No longer is consumption a passive acquisition of stuff. Increasingly consumers consider buying something as an act that impacts others, one that requires ethical decision making.
They are willing to pay more for responsible business practices.
They are willing to pay more for responsibly produced food.
They are willing to support brands that practice environmental responsibility.
If the baby boomer generation represents the dominant perspective of yesterday and the millennial generation represents where the market is headed, we begin to see a trend line appearing across generations that suggests that consumers increasingly weigh higher order values as they make purchasing decisions.
A recent study conducted by the New Hope Network among 1,000 consumers carefully drawn to be representative of the U.S. population reveals this pattern.
Social and environmental issues resonate and are of growing importance to consumers. We found that consumers are increasingly willing to pay more to support brands that demonstrate environmentally and socially responsible business practices. While activists among the boomer and Gen X generations may have created the momentum behind social and environmental issues, today it is the millennial consumer who is likely to drive these issues into commerce.
Driving change as an industry
If we can tap into this increased engagement among consumers, we can use the money spent by consumers at grocery stores to have a huge impact. Retail and consumer packaged goods manufacturers can help to funnel billions of dollars annually into regenerative agriculture to help restore balance to the climate and change the food system from the consumer all the way back to the farmer.
With combined value chain for U.S. food and agriculture representing $13.3 trillion, according to KPMG International 2013, and with food and beverage retail sales representing $769 billion annually, according to Nutrition Business Journal 2016, the potential is huge.
We at New Hope Network wanted to answer this question: How do we build demand for regenerative agriculture? We set out to explore awareness, receptivity and potential barriers to adoption of regenerative agriculture. Using the resources of the New Hope Network and support from Kiss The Ground and Penton Agriculture, we surveyed three populations: 500 U.S. consumers, 400 U.S. farmers and 100 executives from natural foods product manufacturers.
One of the first things we discovered was that climate change deniers appear to be a minority and relatively few farmers, manufactures or consumers are totally closed-minded to the reality of climate change. We found that there are more than enough farmers, manufacturers and consumers who are already concerned about climate change to fuel the demand for regenerative agriculture. The majority believes climate change is real or answered the survey in a way that suggests they are at least open to the argument: 75 percent of farmers, 95 percent of natural foods manufacturers and 82 percent of consumers are open or believe climate change is real.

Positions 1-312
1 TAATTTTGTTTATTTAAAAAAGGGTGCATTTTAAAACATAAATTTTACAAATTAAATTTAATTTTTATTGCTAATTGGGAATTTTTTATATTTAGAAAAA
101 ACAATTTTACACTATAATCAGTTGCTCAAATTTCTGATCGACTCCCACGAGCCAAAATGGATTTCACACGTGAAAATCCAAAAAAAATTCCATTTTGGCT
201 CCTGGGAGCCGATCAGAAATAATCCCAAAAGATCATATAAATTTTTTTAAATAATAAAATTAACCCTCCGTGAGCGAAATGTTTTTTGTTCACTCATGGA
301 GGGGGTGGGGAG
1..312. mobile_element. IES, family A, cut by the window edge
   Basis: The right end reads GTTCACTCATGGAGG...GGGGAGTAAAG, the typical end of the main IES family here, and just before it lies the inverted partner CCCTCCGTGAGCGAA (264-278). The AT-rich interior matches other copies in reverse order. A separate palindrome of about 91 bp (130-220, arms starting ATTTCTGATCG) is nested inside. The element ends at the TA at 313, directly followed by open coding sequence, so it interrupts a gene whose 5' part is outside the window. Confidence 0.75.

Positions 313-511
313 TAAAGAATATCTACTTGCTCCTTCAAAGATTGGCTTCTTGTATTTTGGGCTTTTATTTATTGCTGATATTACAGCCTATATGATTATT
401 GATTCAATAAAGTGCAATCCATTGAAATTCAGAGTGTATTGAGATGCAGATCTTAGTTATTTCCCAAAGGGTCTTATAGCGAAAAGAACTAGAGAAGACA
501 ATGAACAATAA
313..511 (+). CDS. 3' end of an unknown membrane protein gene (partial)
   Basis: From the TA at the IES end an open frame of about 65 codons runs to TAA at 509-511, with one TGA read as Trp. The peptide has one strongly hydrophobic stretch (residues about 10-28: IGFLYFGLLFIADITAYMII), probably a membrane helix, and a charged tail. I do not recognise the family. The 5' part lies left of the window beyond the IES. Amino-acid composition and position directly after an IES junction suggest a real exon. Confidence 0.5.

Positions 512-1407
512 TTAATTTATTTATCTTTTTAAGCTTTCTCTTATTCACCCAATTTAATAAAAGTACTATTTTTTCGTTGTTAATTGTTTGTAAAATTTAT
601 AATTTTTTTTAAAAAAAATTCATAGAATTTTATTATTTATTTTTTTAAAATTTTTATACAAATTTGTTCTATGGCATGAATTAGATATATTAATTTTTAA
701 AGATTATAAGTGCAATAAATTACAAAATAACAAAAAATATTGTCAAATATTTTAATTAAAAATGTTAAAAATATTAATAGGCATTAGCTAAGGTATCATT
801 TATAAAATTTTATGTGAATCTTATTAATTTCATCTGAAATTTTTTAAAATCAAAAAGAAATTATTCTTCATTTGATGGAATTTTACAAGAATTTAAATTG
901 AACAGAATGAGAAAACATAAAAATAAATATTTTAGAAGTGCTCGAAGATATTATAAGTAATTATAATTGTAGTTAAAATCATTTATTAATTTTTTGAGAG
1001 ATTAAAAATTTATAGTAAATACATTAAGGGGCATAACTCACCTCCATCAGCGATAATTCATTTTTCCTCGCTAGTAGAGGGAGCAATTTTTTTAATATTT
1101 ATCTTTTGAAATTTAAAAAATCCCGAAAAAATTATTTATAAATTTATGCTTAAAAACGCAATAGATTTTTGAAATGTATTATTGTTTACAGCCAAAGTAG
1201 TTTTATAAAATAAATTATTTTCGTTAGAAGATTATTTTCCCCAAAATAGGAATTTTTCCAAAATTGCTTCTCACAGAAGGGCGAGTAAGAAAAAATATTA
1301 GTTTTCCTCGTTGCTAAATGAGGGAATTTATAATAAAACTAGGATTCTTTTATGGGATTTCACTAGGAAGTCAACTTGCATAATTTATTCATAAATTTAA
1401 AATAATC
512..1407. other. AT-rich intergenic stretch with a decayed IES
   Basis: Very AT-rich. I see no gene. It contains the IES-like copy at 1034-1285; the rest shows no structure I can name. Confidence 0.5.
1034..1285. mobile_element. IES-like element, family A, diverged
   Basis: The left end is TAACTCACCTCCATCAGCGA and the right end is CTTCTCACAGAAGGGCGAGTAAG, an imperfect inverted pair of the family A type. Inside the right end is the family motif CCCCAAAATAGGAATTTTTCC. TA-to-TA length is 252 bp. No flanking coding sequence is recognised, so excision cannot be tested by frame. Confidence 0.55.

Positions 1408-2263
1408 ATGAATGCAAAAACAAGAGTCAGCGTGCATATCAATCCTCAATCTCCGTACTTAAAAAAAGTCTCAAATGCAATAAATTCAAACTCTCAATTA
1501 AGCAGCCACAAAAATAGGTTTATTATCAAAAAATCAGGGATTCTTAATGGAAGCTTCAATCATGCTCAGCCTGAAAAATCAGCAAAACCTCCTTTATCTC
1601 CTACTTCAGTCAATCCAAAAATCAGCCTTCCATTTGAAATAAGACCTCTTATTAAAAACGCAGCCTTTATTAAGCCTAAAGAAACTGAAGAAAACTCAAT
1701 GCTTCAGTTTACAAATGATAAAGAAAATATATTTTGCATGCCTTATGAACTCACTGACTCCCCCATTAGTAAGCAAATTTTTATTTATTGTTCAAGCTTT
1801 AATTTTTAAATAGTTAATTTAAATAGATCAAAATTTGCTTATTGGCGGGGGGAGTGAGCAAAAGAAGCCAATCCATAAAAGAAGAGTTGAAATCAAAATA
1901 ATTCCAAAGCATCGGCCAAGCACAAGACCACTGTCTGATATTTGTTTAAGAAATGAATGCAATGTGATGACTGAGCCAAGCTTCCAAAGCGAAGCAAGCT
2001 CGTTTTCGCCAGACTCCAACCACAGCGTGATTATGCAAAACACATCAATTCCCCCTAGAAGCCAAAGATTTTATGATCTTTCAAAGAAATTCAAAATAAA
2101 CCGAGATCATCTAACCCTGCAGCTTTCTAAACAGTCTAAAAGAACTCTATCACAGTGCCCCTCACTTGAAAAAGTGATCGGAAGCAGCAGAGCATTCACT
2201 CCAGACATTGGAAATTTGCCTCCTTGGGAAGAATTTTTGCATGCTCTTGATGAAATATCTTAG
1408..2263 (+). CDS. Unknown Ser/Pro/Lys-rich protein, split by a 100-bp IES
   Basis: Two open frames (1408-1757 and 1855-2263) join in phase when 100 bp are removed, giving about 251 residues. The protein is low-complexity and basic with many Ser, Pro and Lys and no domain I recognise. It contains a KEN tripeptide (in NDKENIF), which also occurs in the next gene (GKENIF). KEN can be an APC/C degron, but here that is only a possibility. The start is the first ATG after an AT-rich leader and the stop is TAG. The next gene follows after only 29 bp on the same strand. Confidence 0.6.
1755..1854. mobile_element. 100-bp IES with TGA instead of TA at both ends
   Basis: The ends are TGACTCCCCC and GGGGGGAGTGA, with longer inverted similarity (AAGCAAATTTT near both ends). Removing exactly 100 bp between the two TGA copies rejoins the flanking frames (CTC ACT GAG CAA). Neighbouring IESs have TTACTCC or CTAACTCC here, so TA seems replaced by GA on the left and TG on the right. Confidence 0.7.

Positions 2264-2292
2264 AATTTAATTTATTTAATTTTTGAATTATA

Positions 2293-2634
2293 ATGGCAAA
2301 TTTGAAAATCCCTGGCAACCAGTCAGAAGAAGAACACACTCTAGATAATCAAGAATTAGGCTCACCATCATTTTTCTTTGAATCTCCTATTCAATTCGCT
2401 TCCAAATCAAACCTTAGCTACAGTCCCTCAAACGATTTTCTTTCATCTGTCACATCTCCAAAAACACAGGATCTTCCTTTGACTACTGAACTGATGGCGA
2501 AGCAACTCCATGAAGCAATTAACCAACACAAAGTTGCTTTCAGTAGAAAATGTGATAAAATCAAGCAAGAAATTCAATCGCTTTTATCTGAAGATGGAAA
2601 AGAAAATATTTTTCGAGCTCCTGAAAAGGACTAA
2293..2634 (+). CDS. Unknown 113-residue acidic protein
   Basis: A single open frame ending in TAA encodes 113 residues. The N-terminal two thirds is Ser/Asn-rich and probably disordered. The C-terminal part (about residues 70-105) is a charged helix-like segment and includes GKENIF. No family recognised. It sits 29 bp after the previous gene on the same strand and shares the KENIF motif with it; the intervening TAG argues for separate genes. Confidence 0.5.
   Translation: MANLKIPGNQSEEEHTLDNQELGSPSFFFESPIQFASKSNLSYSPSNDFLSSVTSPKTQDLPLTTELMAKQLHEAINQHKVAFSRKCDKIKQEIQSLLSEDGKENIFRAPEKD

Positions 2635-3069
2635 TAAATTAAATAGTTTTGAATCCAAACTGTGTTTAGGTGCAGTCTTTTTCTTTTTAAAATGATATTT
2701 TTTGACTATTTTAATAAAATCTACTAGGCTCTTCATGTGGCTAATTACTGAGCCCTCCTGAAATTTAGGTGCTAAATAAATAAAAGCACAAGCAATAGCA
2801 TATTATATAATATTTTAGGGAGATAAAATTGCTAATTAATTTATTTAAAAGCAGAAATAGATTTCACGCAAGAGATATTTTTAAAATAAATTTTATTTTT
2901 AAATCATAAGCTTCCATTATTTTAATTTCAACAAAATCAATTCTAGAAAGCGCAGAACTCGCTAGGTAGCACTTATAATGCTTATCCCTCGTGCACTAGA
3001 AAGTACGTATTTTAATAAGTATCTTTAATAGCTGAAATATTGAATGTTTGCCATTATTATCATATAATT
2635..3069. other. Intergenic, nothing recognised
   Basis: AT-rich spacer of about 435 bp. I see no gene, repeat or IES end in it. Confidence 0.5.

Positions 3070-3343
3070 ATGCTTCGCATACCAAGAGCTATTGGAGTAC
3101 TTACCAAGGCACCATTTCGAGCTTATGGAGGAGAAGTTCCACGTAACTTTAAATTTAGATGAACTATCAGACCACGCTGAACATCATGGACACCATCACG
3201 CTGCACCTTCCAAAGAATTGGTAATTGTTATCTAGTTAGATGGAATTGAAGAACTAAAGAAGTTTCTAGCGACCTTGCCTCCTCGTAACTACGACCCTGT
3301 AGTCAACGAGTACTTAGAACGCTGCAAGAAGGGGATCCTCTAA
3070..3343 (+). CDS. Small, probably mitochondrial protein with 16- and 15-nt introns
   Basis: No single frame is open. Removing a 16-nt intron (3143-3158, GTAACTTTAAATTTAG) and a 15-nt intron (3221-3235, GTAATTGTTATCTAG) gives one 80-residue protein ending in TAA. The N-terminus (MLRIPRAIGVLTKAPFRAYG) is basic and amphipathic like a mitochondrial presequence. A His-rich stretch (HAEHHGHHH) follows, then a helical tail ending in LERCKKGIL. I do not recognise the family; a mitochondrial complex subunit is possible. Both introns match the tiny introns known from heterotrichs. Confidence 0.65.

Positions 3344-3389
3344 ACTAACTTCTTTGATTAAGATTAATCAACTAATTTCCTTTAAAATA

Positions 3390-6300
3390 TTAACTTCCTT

However, education is needed. Agriculture is second, only to transportation, in its contributions to greenhouse gas emissions. Yet most, even farmers, don’t realize the impact that agriculture has on climate. In fact, our farmers may need the most education; only 11 percent of them identified agriculture as a major contributor to greenhouse gas emissions.
Next, we more directly explored whether our survey respondents believe that there was a connection between the foods that we grow, make or eat and their impact on climate change. It appears that even though they aren’t currently aware of the connection between agriculture, food and climate change, most farmers, manufacturers and consumers are open to learning about the connection.
Getting even more specific in our exploration, we find good news as significant portions of the market could be motivated to take action. We asked: “If someone told you that food grown using regenerative agriculture practices could pull carbon out of the air and help reverse climate change, would you believe him or her?” What we learned is encouraging: 52 percent of farmers are open to this idea and would consider shifting production methods. Meanwhile, 82 percent of natural products manufacturers and 60 percent of consumers would consider changing sourcing practices or purchasing habits.
Build demand; change climate
One scientific estimate suggests that if we can convert 22 percent of arable land to regenerative agriculture, we could capture all human-caused carbon emissions and return atmospheric carbon levels to preindustrial levels in about a decade.
To build demand, we will need to first build awareness and understanding of the issues. These data suggest that consumers are ready, progressive manufactures are eager, and half of U.S. farmers would consider the shift. We can do this! We just need to build the demand.